2. Depending on the beaten eggs, more or less flour will be added to the flour mixture; less flour must be added. If you put too much, it will result in The flour is so thick that it can not be dropped. If the eggs are very fluffy, add a little more flour. Take note of how much flour is added, as well as the appearance of the eggs, and stir. The dough is slightly thick and does not flow quickly, but it can be used. Pour in the thickened flour for this step. It is appropriate for those who do not have It will be simpler to begin learning to drop. When you’re more experienced, you can reduce the flour to speed up the cooking process.

Thong Yod, Thai desserts, Thailand

3. It must be cooked a little longer by soaking it in syrup. If it rises too quickly, Thong Yod will become less soft.

4. Those who have never done anything, Before adding it to the syrup, try putting it in a cup. It is necessary to scrape the powder from the cup and place it in the original cup. Check to see if it’s in good condition. Drop it into the syrup if it’s in good shape.

5. If using rice flour, bake the dough with a fragrant candle to make it smell good, or use Thong Yod Flour. Thong Yod flour is made from baked rice flour.

Thong Yod, Thai desserts, Thailand

Thong Yod's Positive Qualities

1. It has a smooth and shiny texture.

2. Thong Yod meat is soft on the inside and outside.

3. No fishy odor

Thong Yod, Thai desserts, Thailand

Thong Yod provides energy and nutrients.

Energy and nutrientsThong Yod contains 302 kcal of total energy, 4 g protein, 58 g carbohydrate, and 6 g fat per 100 g.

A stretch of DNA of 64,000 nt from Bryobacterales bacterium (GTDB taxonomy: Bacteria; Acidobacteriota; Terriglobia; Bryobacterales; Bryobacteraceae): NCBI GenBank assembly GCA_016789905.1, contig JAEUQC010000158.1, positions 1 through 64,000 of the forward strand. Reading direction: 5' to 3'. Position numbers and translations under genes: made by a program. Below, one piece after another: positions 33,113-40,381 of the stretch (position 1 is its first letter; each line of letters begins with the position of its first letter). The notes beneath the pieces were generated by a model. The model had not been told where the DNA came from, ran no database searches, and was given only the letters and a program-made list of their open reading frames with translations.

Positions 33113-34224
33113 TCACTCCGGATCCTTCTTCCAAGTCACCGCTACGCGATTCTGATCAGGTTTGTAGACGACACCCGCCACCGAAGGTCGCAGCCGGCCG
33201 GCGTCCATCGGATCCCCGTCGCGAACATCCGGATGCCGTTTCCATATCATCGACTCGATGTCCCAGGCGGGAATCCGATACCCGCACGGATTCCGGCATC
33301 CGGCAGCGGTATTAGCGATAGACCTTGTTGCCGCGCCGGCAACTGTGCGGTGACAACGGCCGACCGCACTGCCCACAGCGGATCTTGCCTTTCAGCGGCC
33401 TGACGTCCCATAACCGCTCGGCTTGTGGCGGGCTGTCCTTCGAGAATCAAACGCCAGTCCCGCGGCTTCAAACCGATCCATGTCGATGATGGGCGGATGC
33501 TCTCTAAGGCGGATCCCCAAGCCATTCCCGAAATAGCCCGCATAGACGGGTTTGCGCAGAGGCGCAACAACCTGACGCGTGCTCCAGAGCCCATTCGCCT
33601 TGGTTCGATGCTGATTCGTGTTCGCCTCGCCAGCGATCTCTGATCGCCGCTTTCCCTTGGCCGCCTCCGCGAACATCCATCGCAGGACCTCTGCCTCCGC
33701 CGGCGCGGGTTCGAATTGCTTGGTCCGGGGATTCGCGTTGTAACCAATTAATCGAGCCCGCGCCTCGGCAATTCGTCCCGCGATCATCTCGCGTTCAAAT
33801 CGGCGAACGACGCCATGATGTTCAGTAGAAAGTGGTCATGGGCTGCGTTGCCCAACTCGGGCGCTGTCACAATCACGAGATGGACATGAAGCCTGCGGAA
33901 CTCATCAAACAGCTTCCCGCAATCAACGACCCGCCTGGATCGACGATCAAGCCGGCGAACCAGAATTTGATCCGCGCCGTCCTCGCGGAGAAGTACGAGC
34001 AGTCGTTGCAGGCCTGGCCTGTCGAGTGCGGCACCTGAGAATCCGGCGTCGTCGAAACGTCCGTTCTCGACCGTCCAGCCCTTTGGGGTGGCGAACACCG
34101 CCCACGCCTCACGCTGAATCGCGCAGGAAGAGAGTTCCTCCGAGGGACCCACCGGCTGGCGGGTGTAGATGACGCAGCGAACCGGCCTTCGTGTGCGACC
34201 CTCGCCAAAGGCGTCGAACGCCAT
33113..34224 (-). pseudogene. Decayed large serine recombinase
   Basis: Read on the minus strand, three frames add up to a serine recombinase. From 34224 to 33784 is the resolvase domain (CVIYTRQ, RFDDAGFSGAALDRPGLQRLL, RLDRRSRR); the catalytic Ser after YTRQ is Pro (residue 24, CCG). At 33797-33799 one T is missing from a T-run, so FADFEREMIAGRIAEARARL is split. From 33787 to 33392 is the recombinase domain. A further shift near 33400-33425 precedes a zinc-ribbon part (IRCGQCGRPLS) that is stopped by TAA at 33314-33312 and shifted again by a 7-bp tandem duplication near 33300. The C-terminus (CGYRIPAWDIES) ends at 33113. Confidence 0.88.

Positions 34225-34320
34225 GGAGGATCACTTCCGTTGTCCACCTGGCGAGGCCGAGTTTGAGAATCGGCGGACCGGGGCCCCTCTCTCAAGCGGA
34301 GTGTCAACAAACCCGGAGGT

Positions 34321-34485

Khanom Thong Yod, made from eggs, sugar, and Thong Yod flour. There are also nutrients that give the body energy. Furthermore, the protein in eggs aids in the repair of worn-out body parts and contains fat nutrients that keep the body warm. There is enough energy to carry on as usual.

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Khao Tom Mud, Thai dessert

       Khao Tom Mud (Coconut Sticky Rice with Banana Filling) is a popular Thai dessert that few people are unfamiliar with. The dessert is both useful and nutritious, and the ingredients are easily available locally. It is also a dessert that uses flavored rice, which is the staple food of Thai people. It is possible to consider “Khao Tom Mud” to be one of Thai ancestors’ local wisdom. Khao Tom Mud is also one of the desserts that Thais enjoy offering to monks and using in merit events on a regular basis. It’s inexpensive, simple to obtain, and aids in stomach filling. If you visit Thailand, don’t miss out on tasting this sweet and delicious Thai dessert.

Khao Tom Mud , Thai desserts, Thailand

Khao Tom Mud's Story